But there is also another major differentiator that sets Georgia Tech Starter apart from its competitors in a key way, a differentiator meant to provide significant assurance for contributors: Each project is thoroughly reviewed by a faculty committee. This is a quality control measure designed to ensure that the project is achievable, the requested funding amount is enough to complete the project, and the researchers on the project have the knowledge, skills, and abilities to get the research done right.

“The peer review process really does guard against scams, overly idealistic goals, and projects that cannot make good on their promises,” said Alexander.

All or Nothing

What Georgia Tech Starter does have in common with other crowdfunding sites is that it operates with an all-or-nothing funding strategy. Only if the project goal amount is reached within a 90-day window are donors’ credit cards charged. This helps ensure that the researchers will only receive the donations if enough total funds have been pledged to achieve the stated project goals.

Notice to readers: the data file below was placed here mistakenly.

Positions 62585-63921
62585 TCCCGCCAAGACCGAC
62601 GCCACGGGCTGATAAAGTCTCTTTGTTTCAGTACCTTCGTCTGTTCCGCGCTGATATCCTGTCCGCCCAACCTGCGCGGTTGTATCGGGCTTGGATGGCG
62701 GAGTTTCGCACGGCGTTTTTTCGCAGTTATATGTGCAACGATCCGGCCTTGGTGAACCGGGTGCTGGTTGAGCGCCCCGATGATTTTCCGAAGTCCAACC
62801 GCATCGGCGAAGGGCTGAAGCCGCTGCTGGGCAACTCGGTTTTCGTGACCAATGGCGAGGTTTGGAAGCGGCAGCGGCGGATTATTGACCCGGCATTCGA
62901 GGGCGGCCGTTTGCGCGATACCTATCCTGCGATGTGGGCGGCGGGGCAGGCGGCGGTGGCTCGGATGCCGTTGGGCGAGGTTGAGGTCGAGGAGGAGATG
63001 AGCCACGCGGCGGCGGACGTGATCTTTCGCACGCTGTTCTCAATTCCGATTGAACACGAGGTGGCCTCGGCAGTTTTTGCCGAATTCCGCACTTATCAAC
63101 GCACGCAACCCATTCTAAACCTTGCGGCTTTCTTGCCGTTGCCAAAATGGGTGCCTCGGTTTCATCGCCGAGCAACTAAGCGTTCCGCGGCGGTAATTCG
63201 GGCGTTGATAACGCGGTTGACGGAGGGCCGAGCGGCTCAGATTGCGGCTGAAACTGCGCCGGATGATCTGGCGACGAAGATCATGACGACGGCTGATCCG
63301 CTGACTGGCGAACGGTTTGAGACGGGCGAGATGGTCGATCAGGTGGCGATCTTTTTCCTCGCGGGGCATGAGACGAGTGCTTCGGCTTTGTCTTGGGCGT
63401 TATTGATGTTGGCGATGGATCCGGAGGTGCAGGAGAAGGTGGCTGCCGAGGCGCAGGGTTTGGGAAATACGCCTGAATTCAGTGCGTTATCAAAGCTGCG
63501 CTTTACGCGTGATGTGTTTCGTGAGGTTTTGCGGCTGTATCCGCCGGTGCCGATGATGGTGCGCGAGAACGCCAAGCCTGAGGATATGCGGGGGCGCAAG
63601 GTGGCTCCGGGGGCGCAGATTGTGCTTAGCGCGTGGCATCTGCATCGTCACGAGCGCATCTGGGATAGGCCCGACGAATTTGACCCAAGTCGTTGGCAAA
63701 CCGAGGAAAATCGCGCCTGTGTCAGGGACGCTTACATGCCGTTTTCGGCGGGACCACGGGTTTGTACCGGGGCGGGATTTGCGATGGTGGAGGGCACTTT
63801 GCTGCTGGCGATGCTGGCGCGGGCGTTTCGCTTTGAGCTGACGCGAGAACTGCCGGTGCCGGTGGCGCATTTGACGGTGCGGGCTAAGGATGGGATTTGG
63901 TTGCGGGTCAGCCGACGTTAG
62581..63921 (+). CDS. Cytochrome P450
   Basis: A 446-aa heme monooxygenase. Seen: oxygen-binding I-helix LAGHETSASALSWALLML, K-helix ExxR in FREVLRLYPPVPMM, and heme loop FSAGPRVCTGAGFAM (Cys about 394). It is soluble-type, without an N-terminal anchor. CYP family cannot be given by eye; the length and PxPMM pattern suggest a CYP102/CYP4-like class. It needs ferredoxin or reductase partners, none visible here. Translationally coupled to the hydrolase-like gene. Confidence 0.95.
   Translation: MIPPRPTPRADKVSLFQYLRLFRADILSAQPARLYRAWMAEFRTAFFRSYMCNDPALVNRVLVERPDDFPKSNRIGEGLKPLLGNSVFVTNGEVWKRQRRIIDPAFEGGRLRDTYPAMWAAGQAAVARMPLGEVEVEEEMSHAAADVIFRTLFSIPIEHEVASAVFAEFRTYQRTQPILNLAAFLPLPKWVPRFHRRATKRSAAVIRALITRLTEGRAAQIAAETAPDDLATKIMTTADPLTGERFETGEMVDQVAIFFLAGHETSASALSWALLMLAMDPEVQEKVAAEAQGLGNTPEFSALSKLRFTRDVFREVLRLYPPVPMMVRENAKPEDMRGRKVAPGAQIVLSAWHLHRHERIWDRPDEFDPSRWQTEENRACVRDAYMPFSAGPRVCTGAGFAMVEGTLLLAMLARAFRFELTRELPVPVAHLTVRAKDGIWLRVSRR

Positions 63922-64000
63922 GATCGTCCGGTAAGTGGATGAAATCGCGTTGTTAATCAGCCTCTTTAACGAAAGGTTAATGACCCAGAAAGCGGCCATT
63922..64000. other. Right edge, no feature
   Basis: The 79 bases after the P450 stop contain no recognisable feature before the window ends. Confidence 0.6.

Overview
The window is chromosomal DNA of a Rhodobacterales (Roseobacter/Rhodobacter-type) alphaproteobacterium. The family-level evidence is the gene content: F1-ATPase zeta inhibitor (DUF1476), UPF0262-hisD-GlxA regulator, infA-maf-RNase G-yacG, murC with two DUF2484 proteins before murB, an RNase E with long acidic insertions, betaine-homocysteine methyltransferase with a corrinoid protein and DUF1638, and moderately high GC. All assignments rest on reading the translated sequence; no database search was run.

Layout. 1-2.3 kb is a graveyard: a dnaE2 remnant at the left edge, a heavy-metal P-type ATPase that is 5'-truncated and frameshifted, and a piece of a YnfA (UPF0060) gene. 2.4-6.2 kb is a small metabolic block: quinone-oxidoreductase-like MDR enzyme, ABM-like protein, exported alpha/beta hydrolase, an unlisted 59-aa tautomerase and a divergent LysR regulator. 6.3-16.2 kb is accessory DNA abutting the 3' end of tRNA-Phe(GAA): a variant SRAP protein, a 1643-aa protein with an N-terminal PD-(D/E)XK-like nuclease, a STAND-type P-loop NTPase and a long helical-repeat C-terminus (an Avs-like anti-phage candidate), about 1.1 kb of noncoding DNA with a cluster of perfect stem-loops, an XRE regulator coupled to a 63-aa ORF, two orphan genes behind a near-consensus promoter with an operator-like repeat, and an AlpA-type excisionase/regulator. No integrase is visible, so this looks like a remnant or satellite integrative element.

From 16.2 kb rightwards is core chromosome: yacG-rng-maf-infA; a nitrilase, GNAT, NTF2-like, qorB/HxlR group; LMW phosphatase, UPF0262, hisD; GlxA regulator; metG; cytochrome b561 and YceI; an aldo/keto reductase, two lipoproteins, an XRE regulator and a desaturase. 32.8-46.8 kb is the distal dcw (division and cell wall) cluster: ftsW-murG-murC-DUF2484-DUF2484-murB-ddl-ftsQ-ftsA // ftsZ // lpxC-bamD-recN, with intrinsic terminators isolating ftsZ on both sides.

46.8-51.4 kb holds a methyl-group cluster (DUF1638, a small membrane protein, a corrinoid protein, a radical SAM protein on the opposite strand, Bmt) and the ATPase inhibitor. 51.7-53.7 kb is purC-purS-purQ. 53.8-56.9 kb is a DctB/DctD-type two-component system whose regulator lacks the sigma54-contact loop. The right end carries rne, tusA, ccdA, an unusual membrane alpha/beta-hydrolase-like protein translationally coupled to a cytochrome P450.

On that note, Alexander shared words of wisdom for those interested in posting their projects on the site: Carefully consider the amount of funding being requested.

“The amount we seek to raise through Georgia Tech Starter is supposed to be large enough to make an impact on our research, but it’s not supposed to be so large that it seems insurmountable to potential donors,” he said.

Researchers should also strive to make their work broadly appealing.

“We help our researchers clearly explain their scientific aims in a way that makes sense to the broader community. We do everything we can to support the project creators so they can be successful,” said Mercer. “As scientists, we need to do a better job of communicating the usefulness of our research and explaining to the public the difference it is making in all our lives. We want to help cultivate a society where people are closely connected to science and scientists.”

Students interested in taking advantage of Tech’s crowdfunding site can visit https://starter.gatech.edu to submit their contact information. Contributors can click on their project of interest and follow the instructions for making a pledge. For more information about Georgia Tech Starter, send an email to allison.mercer@gtri.gatech.edu. Let’s get STARTED!

Writer: Brigitte Espinet